13.  Cobra Cytotoxins: Structural Organization and Antibacterial Activity 
Acta Naturae  2014;6(3):11-18.
Cardiotoxins (cytotoxins, CT) are β-structured proteins isolated from the venom of cobra. They consist of 59–61 amino acid residues, whose antiparallel chains form three ‘fingers’. In contrast to neurotoxins with an overall similar fold, CTs are amphiphilic. The amphiphilicity is caused by positively charged lysine and arginine residues flanking the tips of the loops that consist primarily of hydrophobic amino acids. A similar distribution of amino acid residues is typical for linear (without disulfide bonds) cationic cytolytic peptides from the venoms of other snakes and insects. Many of them are now considered to be lead compounds in combatting bacterial infections and cancer. In the present review, we summarize the data on the antibacterial activity of CTs and compare it to the activity of linear peptides.
PMCID: PMC4207557  PMID: 25349711
antibacterial activity; lipopolysaccharide; peptidoglycan; plasma membrane; three-finger cardiotoxins (cytotoxins); cytolytic cationic peptides
14.  TALEN and CRISPR/Cas Genome Editing Systems: Tools of Discovery 
Acta Naturae  2014;6(3):19-40.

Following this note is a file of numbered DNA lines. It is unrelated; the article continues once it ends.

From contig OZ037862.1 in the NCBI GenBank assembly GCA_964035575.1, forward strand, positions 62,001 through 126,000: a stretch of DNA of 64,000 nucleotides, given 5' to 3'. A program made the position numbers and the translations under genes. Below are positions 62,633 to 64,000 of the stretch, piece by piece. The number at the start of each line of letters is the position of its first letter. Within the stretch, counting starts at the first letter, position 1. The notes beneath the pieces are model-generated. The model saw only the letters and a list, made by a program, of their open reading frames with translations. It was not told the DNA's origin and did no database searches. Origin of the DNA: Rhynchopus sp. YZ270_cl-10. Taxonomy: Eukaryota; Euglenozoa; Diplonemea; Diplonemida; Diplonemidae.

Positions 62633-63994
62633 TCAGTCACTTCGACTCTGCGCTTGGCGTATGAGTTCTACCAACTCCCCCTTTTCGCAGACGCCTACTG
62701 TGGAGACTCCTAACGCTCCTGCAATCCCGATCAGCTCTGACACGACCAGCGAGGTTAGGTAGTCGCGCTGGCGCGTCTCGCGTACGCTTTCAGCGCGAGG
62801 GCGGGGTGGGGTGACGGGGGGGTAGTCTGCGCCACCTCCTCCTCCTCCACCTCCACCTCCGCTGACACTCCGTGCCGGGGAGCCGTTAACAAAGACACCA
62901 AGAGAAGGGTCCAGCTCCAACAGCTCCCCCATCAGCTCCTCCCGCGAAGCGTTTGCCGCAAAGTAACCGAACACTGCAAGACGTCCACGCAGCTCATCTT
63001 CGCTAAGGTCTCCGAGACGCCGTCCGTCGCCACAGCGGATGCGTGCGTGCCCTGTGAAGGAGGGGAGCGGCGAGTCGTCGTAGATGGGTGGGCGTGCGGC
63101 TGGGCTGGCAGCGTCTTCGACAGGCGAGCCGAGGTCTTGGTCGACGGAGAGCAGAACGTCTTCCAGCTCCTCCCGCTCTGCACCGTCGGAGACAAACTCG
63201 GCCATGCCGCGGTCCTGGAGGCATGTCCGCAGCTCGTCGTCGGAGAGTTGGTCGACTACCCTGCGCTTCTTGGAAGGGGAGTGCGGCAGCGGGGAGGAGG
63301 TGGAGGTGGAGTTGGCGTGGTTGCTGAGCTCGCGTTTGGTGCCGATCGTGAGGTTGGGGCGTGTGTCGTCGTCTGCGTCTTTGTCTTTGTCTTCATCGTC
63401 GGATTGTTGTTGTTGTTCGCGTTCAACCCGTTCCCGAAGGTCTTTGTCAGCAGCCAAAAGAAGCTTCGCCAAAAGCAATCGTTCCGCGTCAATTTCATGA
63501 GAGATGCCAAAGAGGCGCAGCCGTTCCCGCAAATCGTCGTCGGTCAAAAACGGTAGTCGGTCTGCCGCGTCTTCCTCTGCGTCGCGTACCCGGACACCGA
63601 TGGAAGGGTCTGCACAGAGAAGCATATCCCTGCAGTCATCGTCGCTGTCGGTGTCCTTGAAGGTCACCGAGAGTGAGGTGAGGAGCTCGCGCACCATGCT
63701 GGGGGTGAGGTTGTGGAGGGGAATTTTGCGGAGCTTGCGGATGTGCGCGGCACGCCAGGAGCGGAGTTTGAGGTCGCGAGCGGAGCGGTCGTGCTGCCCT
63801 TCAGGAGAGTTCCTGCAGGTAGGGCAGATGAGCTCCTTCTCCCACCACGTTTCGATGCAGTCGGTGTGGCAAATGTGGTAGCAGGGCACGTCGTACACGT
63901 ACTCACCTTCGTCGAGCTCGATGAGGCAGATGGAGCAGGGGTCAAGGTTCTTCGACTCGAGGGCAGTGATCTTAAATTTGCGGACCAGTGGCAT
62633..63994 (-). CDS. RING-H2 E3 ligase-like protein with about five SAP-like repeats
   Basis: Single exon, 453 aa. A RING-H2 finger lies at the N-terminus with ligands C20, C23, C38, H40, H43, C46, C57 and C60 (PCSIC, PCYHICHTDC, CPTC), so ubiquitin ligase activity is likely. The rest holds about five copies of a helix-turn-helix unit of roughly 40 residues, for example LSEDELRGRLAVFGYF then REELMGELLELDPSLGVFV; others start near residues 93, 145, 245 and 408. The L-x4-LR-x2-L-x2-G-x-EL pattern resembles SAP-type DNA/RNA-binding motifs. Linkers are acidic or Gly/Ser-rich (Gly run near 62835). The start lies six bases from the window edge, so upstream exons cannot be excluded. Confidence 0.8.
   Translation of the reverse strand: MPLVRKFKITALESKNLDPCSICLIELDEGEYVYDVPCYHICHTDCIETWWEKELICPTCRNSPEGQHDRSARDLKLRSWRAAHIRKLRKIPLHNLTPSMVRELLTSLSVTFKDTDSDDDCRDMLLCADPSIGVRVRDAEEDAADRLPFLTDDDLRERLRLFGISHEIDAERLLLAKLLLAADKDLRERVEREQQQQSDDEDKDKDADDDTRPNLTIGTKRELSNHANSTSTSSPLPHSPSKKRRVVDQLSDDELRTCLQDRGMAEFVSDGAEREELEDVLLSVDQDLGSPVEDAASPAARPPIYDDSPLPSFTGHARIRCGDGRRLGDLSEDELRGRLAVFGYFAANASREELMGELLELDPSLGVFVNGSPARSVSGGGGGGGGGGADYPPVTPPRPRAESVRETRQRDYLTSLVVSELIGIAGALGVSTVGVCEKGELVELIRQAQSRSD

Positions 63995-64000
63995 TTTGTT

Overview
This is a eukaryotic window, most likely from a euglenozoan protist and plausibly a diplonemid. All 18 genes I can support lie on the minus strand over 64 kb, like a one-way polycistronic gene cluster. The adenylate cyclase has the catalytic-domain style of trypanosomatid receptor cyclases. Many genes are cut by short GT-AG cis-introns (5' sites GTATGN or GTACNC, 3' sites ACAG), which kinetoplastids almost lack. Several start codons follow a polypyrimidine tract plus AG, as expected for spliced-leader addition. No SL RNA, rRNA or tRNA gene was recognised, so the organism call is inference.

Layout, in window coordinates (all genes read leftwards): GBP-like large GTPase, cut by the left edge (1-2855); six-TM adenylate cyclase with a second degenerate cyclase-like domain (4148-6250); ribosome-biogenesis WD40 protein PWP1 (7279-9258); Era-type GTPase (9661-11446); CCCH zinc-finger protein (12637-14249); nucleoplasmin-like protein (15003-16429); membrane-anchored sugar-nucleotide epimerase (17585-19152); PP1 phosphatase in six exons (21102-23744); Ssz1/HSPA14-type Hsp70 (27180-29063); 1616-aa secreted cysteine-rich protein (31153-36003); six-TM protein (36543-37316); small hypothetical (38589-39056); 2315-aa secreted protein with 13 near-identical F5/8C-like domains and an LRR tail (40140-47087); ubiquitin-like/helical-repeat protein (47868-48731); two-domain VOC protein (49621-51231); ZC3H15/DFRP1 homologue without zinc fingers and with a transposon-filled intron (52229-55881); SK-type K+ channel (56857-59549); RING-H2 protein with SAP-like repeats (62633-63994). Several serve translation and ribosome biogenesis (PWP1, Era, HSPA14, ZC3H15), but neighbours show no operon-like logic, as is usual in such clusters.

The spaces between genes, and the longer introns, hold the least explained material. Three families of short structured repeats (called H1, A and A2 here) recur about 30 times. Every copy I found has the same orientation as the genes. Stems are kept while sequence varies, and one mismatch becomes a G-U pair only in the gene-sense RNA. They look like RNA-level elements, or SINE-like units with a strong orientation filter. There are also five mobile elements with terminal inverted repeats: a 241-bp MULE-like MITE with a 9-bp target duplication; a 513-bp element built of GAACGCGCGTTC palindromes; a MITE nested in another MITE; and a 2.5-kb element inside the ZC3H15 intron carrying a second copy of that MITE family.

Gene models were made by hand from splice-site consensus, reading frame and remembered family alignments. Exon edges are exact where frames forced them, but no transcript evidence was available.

Precise studies of plant, animal and human genomes enable remarkable opportunities of obtained data application in biotechnology and medicine. However, knowing nucleotide sequences isn’t enough for understanding of particular genomic elements functional relationship and their role in phenotype formation and disease pathogenesis. In post-genomic era methods allowing genomic DNA sequences manipulation, visualization and regulation of gene expression are rapidly evolving. Though, there are few methods, that meet high standards of efficiency, safety and accessibility for a wide range of researchers. In 2011 and 2013 novel methods of genome editing appeared – this are TALEN (Transcription Activator-Like Effector Nucleases) and CRISPR (Clustered Regulatory Interspaced Short Palindromic Repeats)/Cas9 systems. Although TALEN and CRISPR/Cas9 appeared recently, these systems have proved to be effective and reliable tools for genome engineering. Here we generally review application of these systems for genome editing in conventional model objects of current biology, functional genome screening, cell-based human hereditary disease modeling, epigenome studies and visualization of cellular processes. Additionally, we review general strategies for designing TALEN and CRISPR/Cas9 and analyzing their activity. We also discuss some obstacles researcher can face using these genome editing tools.